Bird Watching Has Never Been More Fun

These photos by portraitist Leila Jeffreys are for the birds

Jimmy, the budgerigar. “There really isn’t a more Australian bird than the budgie,” writes Leila Jeffreys in Bird Love. From Bird Love, images © Leila Jeffreys
Neville, a Major Mitchell’s cockatoo. Major Mitchell was a Scottish-born Australian explorer. From Bird Love, images © Leila Jeffreys
Seisa the palm cockatoo. “I have never met a more curious bird than Seisa, the palm cockatoo. She looked so otherworldly that I imagined I was photographing an alien species,” writes Leila Jeffreys in Bird Love. From Bird Love, images © Leila Jeffreys
Tani, the Australian masked owl. “Tani was so sweet and her expressions so like ours, I felt like I was photographing a small human wrapped in a crocheted shawl,” writes Leila Jeffreys in Bird Love. From Bird Love, images © Leila Jeffreys
Pepper, the southern boobook. The southern boobook is Australia’s smallest and most common owl. It gets its name from the sound of its hoot. From Bird Love, images © Leila Jeffreys
Oscar the eclectus parrot. “Oscar flew onto my shoulder during the shoot and even tried to press a few buttons!” writes Leila Jeffreys in Bird Love. From Bird Love, images © Leila Jeffreys
Charlie, the black-headed gouldian finch. Finches don’t like to keep still, which makes them difficult to photograph. From Bird Love, images © Leila Jeffreys
Wonder is a timid albino turkey vulture with poor eyesight. Leila Jeffreys photographed him at the Ojai Raptor Center in California, and “there is a gentleness to him that makes me melt,” she writes in Bird Love. From Bird Love, images © Leila Jeffreys
Bob, the American kestrel. Leila Jeffreys photographed Bob at the Ojai Raptor Center in California. From Bird Love, images © Leila Jeffreys

Australian portrait photographer Leila Jeffreys does an uncanny job of capturing her subjects’ personalities. Her subjects just happen to be the feathered kind. 

And how does she make a falcon or wild cockatoo pose for her? She waits. “Rather than racing in, getting the shot and moving on, I prefer to take it slowly, so that I can put the birds’ needs first,” Jeffreys writes via email. She also tries to establish a sense of familiarity to help keep her subjects calm and comfortable. “Where possible, I spend a lot of time with the birds and their caretakers so that we all form a bond.”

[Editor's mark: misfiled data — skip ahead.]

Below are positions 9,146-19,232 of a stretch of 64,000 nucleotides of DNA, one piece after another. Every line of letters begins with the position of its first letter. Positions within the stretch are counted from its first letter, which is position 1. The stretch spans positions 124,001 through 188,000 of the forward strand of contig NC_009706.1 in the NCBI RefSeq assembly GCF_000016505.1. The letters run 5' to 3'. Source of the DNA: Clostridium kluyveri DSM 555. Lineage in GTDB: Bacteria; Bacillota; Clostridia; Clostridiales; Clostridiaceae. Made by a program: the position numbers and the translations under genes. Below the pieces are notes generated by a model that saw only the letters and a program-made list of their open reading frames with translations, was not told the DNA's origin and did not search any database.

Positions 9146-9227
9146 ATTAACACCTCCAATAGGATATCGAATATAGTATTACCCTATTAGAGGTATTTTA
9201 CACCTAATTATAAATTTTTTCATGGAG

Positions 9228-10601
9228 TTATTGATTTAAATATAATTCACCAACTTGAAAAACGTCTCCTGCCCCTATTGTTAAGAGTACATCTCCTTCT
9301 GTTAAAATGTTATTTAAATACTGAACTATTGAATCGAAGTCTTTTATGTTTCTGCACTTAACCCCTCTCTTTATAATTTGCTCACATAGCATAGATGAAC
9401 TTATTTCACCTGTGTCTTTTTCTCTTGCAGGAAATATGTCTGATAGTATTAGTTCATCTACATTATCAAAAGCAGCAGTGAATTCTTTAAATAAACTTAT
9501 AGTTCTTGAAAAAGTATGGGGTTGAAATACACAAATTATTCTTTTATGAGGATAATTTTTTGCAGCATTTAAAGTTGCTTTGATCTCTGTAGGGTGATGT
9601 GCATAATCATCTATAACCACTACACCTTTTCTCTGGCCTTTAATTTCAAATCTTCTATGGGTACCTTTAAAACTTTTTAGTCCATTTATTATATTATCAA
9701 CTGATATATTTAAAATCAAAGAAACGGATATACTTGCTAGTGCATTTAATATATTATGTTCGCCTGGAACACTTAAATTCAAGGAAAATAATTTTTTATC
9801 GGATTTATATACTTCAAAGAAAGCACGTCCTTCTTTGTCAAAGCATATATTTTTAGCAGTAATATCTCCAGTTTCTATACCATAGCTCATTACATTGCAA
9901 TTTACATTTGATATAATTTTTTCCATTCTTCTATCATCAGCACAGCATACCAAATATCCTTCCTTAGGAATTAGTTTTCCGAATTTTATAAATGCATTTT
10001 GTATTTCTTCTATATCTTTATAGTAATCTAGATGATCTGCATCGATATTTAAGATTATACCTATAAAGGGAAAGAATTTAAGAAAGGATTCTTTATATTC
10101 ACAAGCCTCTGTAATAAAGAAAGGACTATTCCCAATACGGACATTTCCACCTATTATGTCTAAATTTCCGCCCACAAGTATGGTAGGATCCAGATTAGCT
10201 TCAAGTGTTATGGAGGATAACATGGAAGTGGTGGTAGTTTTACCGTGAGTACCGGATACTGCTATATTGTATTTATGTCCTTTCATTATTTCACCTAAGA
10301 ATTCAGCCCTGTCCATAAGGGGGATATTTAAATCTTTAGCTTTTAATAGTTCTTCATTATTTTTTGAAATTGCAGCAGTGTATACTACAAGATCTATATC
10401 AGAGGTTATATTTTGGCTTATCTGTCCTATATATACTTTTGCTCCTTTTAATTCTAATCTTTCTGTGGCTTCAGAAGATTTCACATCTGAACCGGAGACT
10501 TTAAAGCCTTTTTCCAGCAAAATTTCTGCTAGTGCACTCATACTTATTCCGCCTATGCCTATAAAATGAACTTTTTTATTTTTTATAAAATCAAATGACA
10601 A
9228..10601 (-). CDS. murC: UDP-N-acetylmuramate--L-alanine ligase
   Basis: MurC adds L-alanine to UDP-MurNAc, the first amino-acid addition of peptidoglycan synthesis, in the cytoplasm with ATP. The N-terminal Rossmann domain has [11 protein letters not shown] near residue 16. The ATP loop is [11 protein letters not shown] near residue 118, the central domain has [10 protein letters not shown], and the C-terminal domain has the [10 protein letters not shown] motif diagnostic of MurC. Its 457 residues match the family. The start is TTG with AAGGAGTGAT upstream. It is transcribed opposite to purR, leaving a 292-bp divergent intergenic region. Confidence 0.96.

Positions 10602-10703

In her new book, Bird Love, Jeffreys’ beautiful, highly detailed bird portraits makes readers want to reach out and feel the texture of the feathers. And Jeffreys’ own personality comes through in her charming, intelligent descriptions of her subjects.

Bird Love

Fine art photographer Leila Jeffreys captures the beauty and diversity of some of our most colorful and elegant feathered friends

Some wildlife photographers favor more thrilling four-legged species, but not Jeffreys. A lover of “any critters with feathers, fur or fangs,” she picked up her bird obsession as a child, growing up in places such as Papua New Guinea, India and Perth, Australia, and developed it through adulthood.

“Native birds are one of the last major links to wildlife in our urbanized environments,” Jeffreys writes. “We’re fortunate that some species have been able to adapt to surviving in cities, which means we come into contact with them more often than other animals, and through that we form an affection for them.”

Jeffreys finds the majority of her subjects through volunteer wildlife organizations and is pleased when her work ends up increasing support for those institutions. “It’s a win-win-win if I can work as an artist but also have a public platform to let people know what incredible work is being done and who’s doing it,” writes Jeffreys. “The wildlife [conservationists] are amazing and modest, so they don’t always promote what they do–they just get on with it.”

At this point, Jeffreys has photographed over 100 different bird species. Her most willing subjects? “Parrots! They are the most humanlike of any bird. We seem to connect very easily with them.” I ask if she’s had to photograph many angry birds, yet she can’t recall one. “They can be shy, curious, contemplative, brave,” writes Jeffreys, “but not really angry.” 

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